themselves, facilitated and effectively promoted ORV use. Another example would be the recently installed high pressure
            natural gas pipeline that snakes across Nova Scotia and New Brunswick to United States markets; its construction opened up
            previously inaccessible areas to ORV use.
                Opposition to the Idea of “Private Property” in Nature. As Arne Naess has said: “The ideology of ownership of nature
            has no place in an ecosophy.”[v] (Within the philosophy of deep ecology, the term ecosophy is used to mean the personal
            code of values guiding one’s interaction with the natural world.) No one can own the Earth, whether from a state, individual,
            indigenous, or collective point of view. Actually, the Earth owns us, we are its creatures. We are holders of a usufruct rather
            than private owners of the natural world. This means that we may have the right of use, but that the terms of that use are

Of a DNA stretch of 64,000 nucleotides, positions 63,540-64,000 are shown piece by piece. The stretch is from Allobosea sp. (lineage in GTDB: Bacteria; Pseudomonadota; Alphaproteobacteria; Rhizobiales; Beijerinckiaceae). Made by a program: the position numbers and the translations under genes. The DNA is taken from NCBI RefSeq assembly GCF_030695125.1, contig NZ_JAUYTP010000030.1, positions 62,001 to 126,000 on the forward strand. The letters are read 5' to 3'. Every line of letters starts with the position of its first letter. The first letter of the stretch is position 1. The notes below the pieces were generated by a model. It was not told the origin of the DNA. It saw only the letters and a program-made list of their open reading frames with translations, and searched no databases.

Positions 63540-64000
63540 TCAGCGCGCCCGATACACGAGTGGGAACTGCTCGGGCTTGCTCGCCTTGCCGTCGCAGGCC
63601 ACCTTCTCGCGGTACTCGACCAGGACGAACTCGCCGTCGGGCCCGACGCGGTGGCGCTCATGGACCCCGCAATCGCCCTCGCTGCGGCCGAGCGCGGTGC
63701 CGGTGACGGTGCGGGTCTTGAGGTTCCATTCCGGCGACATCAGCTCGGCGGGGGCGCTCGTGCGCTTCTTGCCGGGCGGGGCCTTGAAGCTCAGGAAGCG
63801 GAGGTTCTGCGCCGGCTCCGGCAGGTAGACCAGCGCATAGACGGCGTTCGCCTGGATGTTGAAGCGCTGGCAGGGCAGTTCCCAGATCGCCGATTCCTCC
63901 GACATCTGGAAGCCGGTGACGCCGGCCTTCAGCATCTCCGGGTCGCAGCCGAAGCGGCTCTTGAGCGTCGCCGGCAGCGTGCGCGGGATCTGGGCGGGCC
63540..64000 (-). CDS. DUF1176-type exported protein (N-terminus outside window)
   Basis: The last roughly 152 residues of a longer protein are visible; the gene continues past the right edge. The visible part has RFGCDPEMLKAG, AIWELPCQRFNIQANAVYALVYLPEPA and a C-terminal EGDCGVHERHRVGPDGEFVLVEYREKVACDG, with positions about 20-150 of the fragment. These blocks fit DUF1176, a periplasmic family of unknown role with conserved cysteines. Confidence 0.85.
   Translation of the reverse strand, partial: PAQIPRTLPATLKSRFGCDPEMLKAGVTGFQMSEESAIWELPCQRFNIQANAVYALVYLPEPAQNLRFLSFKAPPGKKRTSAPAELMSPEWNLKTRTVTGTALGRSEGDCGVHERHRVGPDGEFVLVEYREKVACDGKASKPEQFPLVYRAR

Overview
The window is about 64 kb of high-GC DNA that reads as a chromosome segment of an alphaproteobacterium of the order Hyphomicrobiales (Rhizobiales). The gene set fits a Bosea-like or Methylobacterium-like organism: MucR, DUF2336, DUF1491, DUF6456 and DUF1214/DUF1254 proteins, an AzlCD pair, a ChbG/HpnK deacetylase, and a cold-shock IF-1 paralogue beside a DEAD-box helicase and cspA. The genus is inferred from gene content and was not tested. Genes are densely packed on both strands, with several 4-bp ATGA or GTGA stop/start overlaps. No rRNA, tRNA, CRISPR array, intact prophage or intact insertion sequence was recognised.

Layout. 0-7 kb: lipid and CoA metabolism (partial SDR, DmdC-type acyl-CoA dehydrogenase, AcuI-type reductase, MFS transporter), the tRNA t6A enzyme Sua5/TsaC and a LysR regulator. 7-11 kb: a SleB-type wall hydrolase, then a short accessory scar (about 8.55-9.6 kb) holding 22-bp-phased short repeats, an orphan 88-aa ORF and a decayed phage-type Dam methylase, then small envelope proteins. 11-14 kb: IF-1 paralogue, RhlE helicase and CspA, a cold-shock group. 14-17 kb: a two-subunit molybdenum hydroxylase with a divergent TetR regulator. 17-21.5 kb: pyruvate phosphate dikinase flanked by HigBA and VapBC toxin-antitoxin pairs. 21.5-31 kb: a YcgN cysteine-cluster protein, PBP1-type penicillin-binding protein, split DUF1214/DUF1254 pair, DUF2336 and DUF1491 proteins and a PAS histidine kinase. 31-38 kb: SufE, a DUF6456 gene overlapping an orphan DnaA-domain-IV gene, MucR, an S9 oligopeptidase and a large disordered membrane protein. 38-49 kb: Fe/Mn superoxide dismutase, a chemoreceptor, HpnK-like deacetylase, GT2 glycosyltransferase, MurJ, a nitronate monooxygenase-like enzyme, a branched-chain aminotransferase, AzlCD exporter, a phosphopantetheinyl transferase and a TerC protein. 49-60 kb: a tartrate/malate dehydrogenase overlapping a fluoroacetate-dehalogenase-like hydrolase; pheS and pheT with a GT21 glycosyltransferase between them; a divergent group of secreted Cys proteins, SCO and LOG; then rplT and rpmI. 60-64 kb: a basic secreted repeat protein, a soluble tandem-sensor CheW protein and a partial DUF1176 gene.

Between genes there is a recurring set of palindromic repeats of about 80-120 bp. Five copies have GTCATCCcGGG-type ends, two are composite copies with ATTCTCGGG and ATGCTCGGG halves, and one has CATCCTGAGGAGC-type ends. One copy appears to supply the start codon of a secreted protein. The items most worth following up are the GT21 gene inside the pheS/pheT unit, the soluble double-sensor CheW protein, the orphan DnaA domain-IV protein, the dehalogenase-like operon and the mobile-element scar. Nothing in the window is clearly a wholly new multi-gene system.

ultimately governed by and accountable to some form of ecocentric governance much wider than human society. The concept
            of private property or ownership is a social convention, arrogant in its assertion that humans can “own” other species and the
            land itself.
                For example, deep ecology suggests that woodlot owners should not have the right to destroy their woodlots for economic
            reasons. Even the term woodlot is human centered and implies that the function of a forest is to produce timber for human
            consumption. If responsibility to the Earth and to future human generations is factored into ownership criteria, woodlot owners